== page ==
- February 22, 2019 at 12:42 pm #109729
I’ve posted previously that Canada’s music copyright laws are much more reasonable than those in the U.S.
Copyright exists in the recording of all published works for 50 years (i.e., these recordings go into the public domain on January of the next calendar year). Arrangements of specific music are considered part of the recording. The 50 years was changed to 75 years in 2015, but all existing works that had slipped into the public domain at that time were not affected. Practically speaking, what that means is that anything recorded and released in 1964 or prior is in the public domain.
Copyright law is a little more complicated for music (i.e., the lyrics, score, etc.). Copyright exists for 50 years after the last remaining creator passes away. Since usually there are multiple people contributing to the creation of music, copyright can exist for a lot longer period. The laws were supposed to have been changed (to 75 years after the last creator passes away) once the TPP (Trans Pacific Partnership) was signed. That was at the insistence of the United States; however, the U.S. pulled out of the agreement, and the resulting agreement (called the Comprehensive and Progressive Agreement for Trans-Pacific Partnership) that was signed by the remaining countries (11) appears to have scaled back that clause. I have not been able to find anything about extended music copyright as a result of Canada signing that agreement.
Many participants in this forum in the past have bemoaned the lack of public domain material to play (and/or stream) on their radio stations. Based on the above facts, in Canada at least, virtually all classical music that was recorded and published prior to 1964 is in the public domain (it excludes some of the more modern ‘classical’ composers, but that phrase is really an oxymoron). Some of the greatest classical recordings of all time fall into that time period, including Karajan’s Beethoven Symphonies, Wagner opera and a ton of other stuff. Just the other day I went to a thrift store and picked up many CD’s (mostly from the Philips Concert Classics series – reissues of famous recordings) that fit into this time period.
My plan is to start playing (and streaming) this public domain material (instrumental and opera), along with some OTR (Old Time Radio). I was previously, when broadcasting, doing public domain jazz, but tracing the public domain status of each 2-3 minute song was just too time consuming (and in many cases, indeterminate). The best thing about using classical music is that no licensing for any of it is required!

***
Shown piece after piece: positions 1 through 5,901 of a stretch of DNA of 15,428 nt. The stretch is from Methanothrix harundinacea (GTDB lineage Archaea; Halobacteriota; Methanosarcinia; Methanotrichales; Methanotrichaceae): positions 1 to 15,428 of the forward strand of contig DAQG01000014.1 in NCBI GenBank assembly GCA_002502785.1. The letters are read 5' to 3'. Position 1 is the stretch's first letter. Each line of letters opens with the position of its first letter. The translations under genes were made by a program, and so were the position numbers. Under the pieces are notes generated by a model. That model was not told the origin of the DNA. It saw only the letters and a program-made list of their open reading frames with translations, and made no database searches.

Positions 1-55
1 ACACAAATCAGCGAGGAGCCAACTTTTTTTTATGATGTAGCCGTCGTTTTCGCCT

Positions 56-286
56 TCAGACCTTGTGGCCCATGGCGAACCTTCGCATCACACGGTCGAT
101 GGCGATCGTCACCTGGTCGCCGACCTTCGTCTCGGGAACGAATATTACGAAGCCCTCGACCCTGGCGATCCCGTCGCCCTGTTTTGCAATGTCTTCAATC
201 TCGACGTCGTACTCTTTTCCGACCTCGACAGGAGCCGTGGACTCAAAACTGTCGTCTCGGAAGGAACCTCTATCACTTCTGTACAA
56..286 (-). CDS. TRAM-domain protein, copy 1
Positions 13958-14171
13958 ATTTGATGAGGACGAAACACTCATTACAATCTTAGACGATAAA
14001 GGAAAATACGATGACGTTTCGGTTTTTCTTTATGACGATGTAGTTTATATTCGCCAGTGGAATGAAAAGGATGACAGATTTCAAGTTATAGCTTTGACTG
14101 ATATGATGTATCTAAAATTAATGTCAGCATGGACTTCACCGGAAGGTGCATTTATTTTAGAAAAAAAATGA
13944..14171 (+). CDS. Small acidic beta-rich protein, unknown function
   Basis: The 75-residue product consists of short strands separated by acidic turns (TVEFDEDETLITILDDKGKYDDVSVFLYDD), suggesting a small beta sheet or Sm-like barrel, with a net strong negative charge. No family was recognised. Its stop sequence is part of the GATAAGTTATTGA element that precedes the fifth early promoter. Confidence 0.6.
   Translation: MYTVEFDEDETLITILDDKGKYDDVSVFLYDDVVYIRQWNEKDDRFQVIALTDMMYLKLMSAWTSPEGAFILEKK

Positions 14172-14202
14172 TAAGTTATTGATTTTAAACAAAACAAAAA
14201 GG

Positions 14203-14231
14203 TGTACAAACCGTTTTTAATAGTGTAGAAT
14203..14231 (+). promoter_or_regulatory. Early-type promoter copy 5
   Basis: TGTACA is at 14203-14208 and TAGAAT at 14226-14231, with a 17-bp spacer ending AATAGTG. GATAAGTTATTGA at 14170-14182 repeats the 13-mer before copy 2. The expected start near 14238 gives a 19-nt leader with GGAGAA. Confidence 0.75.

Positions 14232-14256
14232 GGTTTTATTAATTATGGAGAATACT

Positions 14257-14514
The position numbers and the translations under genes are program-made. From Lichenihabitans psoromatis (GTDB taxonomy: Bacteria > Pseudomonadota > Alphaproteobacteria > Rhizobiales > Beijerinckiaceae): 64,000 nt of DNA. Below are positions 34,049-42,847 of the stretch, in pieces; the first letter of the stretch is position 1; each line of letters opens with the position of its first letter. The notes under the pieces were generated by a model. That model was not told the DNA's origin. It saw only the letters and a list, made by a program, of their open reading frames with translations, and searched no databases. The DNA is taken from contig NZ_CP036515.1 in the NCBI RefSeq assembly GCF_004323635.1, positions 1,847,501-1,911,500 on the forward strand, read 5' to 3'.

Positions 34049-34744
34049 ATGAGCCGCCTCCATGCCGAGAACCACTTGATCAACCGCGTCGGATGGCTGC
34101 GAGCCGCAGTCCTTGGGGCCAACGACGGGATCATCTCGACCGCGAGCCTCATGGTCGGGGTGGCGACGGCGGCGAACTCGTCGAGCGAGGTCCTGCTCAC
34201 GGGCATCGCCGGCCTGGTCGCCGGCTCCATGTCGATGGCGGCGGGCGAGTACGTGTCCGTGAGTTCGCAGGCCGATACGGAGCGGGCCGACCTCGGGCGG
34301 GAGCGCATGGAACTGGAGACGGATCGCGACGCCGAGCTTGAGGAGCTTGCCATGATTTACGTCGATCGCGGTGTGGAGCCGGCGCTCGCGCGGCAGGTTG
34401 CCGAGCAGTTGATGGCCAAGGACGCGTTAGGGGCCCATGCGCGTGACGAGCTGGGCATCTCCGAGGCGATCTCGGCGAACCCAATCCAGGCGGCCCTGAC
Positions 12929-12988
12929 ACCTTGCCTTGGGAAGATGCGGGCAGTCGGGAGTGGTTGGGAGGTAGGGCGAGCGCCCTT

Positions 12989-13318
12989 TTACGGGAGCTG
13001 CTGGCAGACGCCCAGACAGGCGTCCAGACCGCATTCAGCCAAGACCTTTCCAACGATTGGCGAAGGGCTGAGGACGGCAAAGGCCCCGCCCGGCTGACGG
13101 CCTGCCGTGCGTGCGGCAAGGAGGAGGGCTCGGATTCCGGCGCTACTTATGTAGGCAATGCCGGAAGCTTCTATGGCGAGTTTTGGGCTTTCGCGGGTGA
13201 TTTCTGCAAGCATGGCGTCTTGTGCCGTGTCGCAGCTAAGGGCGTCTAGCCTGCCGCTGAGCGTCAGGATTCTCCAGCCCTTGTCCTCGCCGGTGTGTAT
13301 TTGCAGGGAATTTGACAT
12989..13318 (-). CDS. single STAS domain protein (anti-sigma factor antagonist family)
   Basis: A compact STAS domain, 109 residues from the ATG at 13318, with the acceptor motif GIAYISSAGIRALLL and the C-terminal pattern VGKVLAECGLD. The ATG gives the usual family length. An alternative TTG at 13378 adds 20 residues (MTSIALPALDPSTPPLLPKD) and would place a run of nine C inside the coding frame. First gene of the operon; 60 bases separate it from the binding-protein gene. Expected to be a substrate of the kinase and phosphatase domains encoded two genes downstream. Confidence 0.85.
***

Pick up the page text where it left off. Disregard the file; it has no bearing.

One of my long term goals is to host a Baroque classical music show, as well as an Opera one (I’ve collected many obscure operas over the years that are in the public domain). Even though I really don’t have a radio voice (I envy Carl and Thelegacy), I’m going to give it a go.
You can’t get better unless you try.
- February 22, 2019 at 1:30 pm #109732
That’ll be a great radio station, Artisan!
Never mind being self-conscious about the voice… I’ve heard you at a few Teamspeak meetings and you sound like a normal kind of person, you’ll do fine.
And The Legacy does have a good voice. I’ve never actually heard it, but I believe you.
- February 22, 2019 at 2:48 pm #109734
Total posts : 369
I think you have a great idea there. I don’t think there’s any classical music on the dial in my area. Whatever type of programming a part 15 station does I think should be an alternative to what’s usually found on the dial.. I mean it seems a lot of hobbyist kind of try to mimic the licensed stations (or rather that’s the impression I get), but really, what’s the point in that? But of course some do it because they used to be in the broadcast industry and it is they’re way of continuing they’ve always done because they enjoyed it – which is a very good reason.
- February 22, 2019 at 4:44 pm #109738
Total posts : 168
Artisan I wish you the best of luck on your classical station. There are not that many of those kind of radio stations anymore and a lot of professors and people in my age group listen to classical music.
I remember when National Public Radio actually used to play that type of stuff. They also used to play Hearts and space which was a mixture of classical and electronic Rock. But as far as announcing the songs it’s done pretty much the same way in album rock station does you announce the artist the album it came from in the name of the song. I’ve heard classical music stations talk about the key that the song was played in as well. But that doesn’t have to always be the case.
If you are really clever and he had some perfectly good 78 with little or no scratches you could rig up some sort of an amplifier and you could even digitize those. I’ve heard of it being done.
By doing this you’re doing something that’s not done by everybody and their brother or sister. It makes your radio station unique from everybody else. That’s the whole purpose behind this hobby like I said I wish you the best of luck let me know how it turns out.
One more thing thank you for commenting on my voice. It took a lot of practice I used to get messed up a few times on things sometimes still make mistakes when I’m trying to go over something too quickly. But practice makes you better and better. So the more you do it the better off you’re going to be. When I started off around 2008 or so it was all experimental but I used to do radio back around 1978 to 1979. So after watching the movie Pirate Radio and my stepson wanting me to build one well I sort of built the internet radio station and then everything else fell into place thereafter.
- February 22, 2019 at 5:39 pm #109739
Interesting that you should mention digitizing 78s, Thelegacy.
I have a turntable/record player that is capable of playing 78s and 12 inch transcription records. I’ve already digitized quite a few, including some Old Time Radio.
I’ve run across both 78 and 45 rpm classical records in thrift stores (generally sets with multiple records, as the play times are reduced for these) – guaranteed to be in the public domain (at least the recording). I’m thinking of purchasing some of those for digital conversion and broadcast.